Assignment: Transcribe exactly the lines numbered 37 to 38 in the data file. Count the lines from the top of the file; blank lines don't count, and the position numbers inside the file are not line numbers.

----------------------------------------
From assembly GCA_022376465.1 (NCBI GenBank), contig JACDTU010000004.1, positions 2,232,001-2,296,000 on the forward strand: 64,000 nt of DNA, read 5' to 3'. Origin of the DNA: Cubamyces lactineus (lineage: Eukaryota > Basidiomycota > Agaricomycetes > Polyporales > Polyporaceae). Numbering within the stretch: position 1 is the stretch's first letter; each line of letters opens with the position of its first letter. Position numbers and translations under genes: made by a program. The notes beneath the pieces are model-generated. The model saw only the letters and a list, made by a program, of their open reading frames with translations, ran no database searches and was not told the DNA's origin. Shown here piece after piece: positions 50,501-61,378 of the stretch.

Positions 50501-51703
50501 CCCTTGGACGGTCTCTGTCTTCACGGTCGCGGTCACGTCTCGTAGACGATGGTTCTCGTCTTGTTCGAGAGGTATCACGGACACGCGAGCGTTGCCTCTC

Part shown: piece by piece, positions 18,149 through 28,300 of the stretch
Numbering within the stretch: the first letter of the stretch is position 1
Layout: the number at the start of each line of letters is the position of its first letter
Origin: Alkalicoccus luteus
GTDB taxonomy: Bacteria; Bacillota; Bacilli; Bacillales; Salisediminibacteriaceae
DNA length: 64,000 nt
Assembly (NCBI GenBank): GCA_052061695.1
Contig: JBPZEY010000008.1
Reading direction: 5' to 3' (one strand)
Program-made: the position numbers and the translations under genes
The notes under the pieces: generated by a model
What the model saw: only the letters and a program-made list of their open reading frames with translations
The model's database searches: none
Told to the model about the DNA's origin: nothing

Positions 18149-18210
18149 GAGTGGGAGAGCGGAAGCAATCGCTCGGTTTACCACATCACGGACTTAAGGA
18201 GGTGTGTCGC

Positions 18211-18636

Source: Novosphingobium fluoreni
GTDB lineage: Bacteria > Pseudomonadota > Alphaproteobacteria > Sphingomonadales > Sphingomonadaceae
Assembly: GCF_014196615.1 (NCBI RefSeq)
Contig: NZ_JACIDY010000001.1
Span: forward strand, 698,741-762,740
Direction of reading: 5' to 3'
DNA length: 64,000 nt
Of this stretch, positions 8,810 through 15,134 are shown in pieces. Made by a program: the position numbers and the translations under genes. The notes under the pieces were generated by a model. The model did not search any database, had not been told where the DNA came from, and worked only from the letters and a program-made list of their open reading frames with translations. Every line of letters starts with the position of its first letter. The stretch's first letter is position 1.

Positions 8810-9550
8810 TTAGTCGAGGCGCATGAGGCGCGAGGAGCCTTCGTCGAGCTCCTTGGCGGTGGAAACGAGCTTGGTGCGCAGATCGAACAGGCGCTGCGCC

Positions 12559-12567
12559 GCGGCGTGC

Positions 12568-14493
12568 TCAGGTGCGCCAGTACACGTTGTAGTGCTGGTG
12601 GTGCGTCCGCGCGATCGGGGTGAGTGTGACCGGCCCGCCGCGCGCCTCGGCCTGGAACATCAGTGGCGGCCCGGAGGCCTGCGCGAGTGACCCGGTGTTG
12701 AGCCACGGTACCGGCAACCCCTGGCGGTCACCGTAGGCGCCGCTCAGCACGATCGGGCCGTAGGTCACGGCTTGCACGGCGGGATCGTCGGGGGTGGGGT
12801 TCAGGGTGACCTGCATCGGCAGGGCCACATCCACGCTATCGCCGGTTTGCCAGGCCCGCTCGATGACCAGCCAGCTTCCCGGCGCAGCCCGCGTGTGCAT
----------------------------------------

12701 AGCCACGGTACCGGCAACCCCTGGCGGTCACCGTAGGCGCCGCTCAGCACGATCGGGCCGTAGGTCACGGCTTGCACGGCGGGATCGTCGGGGGTGGGGT
12801 TCAGGGTGACCTGCATCGGCAGGGCCACATCCACGCTATCGCCGGTTTGCCAGGCCCGCTCGATGACCAGCCAGCTTCCCGGCGCAGCCCGCGTGTGCAT